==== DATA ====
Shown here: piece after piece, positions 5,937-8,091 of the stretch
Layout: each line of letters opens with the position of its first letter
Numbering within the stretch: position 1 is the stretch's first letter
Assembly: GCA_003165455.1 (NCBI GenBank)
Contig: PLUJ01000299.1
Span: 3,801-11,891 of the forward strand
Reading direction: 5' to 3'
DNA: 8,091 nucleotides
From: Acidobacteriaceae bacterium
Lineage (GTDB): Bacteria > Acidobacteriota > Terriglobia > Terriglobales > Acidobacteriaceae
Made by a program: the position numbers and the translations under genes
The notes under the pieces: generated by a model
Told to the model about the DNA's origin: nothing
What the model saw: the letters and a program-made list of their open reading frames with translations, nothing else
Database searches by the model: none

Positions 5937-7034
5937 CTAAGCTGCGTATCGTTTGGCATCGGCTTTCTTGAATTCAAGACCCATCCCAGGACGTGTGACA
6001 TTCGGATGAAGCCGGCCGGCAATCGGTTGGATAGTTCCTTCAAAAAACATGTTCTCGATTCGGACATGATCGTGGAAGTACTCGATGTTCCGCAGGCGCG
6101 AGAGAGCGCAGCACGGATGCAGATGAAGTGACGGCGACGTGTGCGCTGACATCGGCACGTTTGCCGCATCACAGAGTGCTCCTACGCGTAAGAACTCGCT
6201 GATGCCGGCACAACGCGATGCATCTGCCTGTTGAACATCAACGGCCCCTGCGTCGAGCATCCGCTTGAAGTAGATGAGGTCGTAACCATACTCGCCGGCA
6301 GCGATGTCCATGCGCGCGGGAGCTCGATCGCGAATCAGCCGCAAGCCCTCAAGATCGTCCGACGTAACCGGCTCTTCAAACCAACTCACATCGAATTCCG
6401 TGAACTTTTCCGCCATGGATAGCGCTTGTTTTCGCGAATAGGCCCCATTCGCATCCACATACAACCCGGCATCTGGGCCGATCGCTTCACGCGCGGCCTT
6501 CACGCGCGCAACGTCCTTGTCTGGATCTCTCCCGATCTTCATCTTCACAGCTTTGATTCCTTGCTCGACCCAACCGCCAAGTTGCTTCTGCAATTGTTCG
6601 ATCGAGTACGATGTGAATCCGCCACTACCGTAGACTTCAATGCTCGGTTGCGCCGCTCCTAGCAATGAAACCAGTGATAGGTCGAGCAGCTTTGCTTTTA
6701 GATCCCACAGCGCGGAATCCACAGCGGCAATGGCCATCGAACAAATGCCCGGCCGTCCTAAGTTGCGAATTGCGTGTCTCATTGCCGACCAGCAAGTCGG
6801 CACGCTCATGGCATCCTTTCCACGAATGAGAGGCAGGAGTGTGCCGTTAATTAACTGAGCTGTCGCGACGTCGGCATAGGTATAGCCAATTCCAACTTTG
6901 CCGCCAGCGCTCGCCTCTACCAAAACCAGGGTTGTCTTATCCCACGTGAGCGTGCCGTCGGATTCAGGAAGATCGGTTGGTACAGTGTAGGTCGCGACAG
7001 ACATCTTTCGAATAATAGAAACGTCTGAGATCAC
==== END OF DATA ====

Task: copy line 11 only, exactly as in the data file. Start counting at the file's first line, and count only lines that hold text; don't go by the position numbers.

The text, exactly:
Made by a program: the position numbers and the translations under genes